Joana Ferreira (Co-Chair)
Interdisciplinary Institute for Neuroscience (IINS), University of Bordeaux, Bordeaux, France
Juan Varela (Co-Chair)
Department of Chemistry, University of Cambridge, Cambridge, UK
15:00- 15:30 Melike Lakadamyali
ICFO-Institute of Photonic Sciences
Castelldefels (Barcelona), Spain
“Super-resolution imaging of autoimmune encephalitis”
15:30 16:00 Joana Ferreira (Co-Chair)
Interdisciplinary Institute for Neuroscience (IINS), CNRS 5297, University of Bordeaux
“Single nanoparticle tracking of neurotransmitter receptors in cultured and intact brain tissue”
16:00- 16:30 István Katona
Momentum Laboratory of Molecular Neurobiology, Department of Molecular and Developmental Neurobiology, Institute of Experimental Medicine (KOKI), Hungarian Academy of Sciences (MTA)
"Cell-type-specific STORM super-resolution imaging of synaptic endocannabinoid signaling"
16:30 – 17:00 Juan Varela (Co-Chair)
University of Cambridge, Department of Chemistry
“Single-molecule imaging of protein aggregates in cerebrospinal fluid of Parkinson’s disease patients”
In recent years a large amount of work has been done to improve our ability to image individual molecules with high spatial and temporal resolution. Single-molecule detection and tracking has become a powerful tool to study the dynamics of biological events, as recognized by the Chemistry Nobel Prize in 2014. The observation of individual molecules eliminates implicit averages of conventional microscopy, allowing the mapping of heterogeneity in biological specimens and the observation of dynamic fluctuations and diffusion processes at the molecular level. Single-molecule imaging techniques have significantly contributed to developments in the neuroscience field, as many of the key biological structures are organized at the nano-scale. Super-resolution microscopy has shed new light on the molecular organization of the synapse and the regulation of neuronal communication. These new advances are especially important if we are to decipher currently unanswered questions on neurological pathologies, such as neurodegenerative diseases, brain encephalitis or schizophrenia.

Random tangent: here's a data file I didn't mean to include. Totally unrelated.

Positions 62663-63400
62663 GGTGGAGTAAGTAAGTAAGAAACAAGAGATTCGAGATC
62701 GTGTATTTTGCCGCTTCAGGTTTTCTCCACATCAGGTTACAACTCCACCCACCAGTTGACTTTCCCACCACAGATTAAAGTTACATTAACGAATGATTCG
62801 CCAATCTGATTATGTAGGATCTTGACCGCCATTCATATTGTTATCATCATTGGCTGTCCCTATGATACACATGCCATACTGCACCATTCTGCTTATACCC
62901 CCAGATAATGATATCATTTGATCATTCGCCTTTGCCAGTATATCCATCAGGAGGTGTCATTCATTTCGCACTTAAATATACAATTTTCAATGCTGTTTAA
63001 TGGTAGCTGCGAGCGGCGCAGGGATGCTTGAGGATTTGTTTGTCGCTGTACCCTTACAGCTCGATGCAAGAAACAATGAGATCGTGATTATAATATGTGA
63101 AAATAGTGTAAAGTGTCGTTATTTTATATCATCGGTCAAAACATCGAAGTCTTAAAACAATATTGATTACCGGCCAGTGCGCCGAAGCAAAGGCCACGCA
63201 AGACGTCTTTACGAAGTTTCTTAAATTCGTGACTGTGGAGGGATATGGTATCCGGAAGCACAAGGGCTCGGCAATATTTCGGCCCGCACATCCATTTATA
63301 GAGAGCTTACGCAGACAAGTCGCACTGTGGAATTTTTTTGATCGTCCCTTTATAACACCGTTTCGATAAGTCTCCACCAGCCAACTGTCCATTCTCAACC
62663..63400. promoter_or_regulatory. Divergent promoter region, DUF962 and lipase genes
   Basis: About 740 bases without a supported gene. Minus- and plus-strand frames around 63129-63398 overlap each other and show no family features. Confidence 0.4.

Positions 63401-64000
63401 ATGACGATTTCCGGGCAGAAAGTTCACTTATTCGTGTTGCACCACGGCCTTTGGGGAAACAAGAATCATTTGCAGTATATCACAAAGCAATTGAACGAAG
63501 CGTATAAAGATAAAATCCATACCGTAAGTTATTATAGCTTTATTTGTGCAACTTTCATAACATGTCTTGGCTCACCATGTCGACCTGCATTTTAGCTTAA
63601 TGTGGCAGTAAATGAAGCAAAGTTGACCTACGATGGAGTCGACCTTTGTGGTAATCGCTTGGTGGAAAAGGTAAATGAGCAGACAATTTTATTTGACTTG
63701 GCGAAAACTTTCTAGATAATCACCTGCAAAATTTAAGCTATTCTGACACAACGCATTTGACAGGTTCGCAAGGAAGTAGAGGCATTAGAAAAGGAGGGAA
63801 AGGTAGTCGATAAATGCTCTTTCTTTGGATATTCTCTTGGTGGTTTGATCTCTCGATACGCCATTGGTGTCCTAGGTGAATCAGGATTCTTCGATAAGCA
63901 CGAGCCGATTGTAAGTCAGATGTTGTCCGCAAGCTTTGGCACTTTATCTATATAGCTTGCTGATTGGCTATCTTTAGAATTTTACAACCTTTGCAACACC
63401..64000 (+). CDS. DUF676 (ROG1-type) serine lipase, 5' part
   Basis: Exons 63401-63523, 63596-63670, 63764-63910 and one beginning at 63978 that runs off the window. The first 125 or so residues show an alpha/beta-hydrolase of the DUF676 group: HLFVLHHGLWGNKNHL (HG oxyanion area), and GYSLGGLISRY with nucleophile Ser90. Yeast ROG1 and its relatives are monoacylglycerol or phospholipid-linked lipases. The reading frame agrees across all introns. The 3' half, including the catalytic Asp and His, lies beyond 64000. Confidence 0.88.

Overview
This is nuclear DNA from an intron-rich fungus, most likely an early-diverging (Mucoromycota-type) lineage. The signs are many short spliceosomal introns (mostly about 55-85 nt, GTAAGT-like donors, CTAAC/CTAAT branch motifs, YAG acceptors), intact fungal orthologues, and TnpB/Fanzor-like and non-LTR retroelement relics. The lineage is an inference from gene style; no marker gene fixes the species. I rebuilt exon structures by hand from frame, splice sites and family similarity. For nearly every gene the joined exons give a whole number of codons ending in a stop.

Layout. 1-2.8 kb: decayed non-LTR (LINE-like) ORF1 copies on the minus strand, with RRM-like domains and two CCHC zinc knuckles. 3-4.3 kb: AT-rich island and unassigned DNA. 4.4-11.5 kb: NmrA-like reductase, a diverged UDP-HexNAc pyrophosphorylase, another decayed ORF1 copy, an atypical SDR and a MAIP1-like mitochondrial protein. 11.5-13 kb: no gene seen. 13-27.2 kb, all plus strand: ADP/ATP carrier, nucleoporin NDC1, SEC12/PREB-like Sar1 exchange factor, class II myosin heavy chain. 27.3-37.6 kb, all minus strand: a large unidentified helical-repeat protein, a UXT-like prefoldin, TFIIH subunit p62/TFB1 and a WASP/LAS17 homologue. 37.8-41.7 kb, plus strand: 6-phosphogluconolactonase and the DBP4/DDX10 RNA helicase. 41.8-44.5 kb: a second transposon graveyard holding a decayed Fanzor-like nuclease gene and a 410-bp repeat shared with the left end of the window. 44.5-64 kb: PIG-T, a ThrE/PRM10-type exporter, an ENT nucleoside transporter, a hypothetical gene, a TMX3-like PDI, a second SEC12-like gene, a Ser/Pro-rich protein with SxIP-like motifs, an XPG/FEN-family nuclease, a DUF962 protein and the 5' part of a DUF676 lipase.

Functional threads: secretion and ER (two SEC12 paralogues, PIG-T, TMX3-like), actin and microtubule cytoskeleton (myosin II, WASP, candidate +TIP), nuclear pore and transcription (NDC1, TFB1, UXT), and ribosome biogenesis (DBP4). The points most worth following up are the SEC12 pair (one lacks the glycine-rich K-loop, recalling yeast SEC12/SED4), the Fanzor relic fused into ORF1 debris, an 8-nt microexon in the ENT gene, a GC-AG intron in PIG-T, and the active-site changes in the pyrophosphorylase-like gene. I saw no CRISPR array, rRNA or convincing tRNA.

Although super-resolution tools are becoming popular in neuroscience, single-molecule imaging techniques have only recently been applied in complex environments such as brain slices or bio-fluids. The first aim of this symposium is to bring together recent developments in single-molecule imaging applied to physiologically relevant scenarios, ranging from brain slices to cerebrospinal fluid. It is critically important to be able to develop and adapt these techniques in such a way that they can be used to unravel molecular information with minimal bias from the sample preparation. The second aim is to present specific applications of single-molecule imaging to study molecular mechanisms in physiological or disease contexts. With this in mind, the session will focus on successful examples of single-molecule imaging techniques that have recently yielded new insights into human physiology and disease.
The speakers will exploit novel imaging methods (e.g. vividSTORM, PALM, PAINT and single-nanoparticle tracking) to study both normal physiology and disease (with particular attention to autoimmune encephalitis and Parkinson’s disease). Due to its transversal character, the session will certainly be valuable for neuroscientists that want to apply single-molecule strategies in their own research domains.